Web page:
Saturday, 27 November 2010

The Obsolete Consciousness VI: The Holocaust part I

I read this book last spring, and I wanted to share it with you, and hopefully engage in a dialogue about its content.

Only four men commanded Nazi extermination (as opposed to concentration) camps. Franz Stangl was the "Kommandant" of Treblinka, one of the most terrible camps. After the war he escaped to Syria and then Brazil, where he lived with his family and worked in a factory.
After extradition to Germany, he was tried for the deaths of around 1,200,000 people. He admitted to these killings but argued: "My conscience is clear. I was simply doing my duty ...". Found guilty on October 22, 1970, Stangl was sentenced to life imprisonment. He died of a heart attack on June 28, 1971.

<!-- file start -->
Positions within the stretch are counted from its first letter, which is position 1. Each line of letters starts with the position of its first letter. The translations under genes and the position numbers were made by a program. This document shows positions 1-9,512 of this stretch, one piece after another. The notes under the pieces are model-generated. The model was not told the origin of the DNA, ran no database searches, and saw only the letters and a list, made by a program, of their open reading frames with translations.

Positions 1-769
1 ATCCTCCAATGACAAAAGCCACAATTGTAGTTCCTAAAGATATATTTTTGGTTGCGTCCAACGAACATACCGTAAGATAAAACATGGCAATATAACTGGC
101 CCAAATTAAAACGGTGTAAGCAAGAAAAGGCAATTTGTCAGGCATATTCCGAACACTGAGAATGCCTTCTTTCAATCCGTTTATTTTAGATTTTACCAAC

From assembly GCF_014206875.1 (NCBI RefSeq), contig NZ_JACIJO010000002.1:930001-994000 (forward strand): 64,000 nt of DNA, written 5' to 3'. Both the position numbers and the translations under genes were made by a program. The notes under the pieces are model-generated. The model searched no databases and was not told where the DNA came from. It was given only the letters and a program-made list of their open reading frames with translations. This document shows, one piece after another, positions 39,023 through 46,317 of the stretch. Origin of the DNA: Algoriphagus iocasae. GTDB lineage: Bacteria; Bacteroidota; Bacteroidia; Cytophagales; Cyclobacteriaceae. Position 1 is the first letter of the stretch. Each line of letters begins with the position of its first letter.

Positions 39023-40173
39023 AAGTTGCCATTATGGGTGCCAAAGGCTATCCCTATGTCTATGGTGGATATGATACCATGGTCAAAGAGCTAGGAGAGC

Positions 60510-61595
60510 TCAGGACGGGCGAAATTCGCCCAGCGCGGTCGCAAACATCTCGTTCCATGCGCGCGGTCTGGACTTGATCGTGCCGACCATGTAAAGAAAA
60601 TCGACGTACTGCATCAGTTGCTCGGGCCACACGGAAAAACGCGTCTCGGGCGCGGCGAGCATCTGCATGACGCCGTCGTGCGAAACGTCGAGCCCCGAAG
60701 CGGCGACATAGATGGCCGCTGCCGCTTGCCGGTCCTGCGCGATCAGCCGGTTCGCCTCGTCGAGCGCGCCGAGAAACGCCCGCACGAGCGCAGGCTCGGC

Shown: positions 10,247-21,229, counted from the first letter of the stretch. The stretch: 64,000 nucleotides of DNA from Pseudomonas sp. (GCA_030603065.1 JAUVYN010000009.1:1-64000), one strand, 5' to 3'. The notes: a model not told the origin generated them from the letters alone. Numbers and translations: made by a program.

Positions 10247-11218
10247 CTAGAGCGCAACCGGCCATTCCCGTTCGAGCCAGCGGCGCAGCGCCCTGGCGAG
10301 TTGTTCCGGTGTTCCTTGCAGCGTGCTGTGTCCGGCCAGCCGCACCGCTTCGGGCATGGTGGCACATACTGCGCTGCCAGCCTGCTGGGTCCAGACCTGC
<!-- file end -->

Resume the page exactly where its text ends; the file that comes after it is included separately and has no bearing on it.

Gitta Sereny talked to him in prison for about 70 hours, asked him questions of how he came about to be in charge of an extermination camp, how he felt then, how he was feeling now, what relationship he had with his family.
I think she does not go deep enough (maybe it is not possible) in the psychological roots of organized cruelty, I have the feeling that Stangl himself does not know how it all happened, only that it happened. But this unique book has some parts which are quite thought provoking.

One point that emerge from reading the book is that Stangl was not a psychopath or a nazi fanatic. He was rather a "grey" person, a person that wanted to please his superiors, that wanted to ascend in the rank, that wanted to do a "good" job, that wanted to be somebody.....and on top of all he loved his family (!!!)

It seems that the main power behind the holocaust was an IDEA. Just an idea. The idea of a superior race (├╝bermensch). And the moment you project the idea of a superior race, automatically you have inferior races. What a power an idea, a thought, could have.

And how obsolete a consciousness that can generate and pursuit to the end, unchequed, such idea.....

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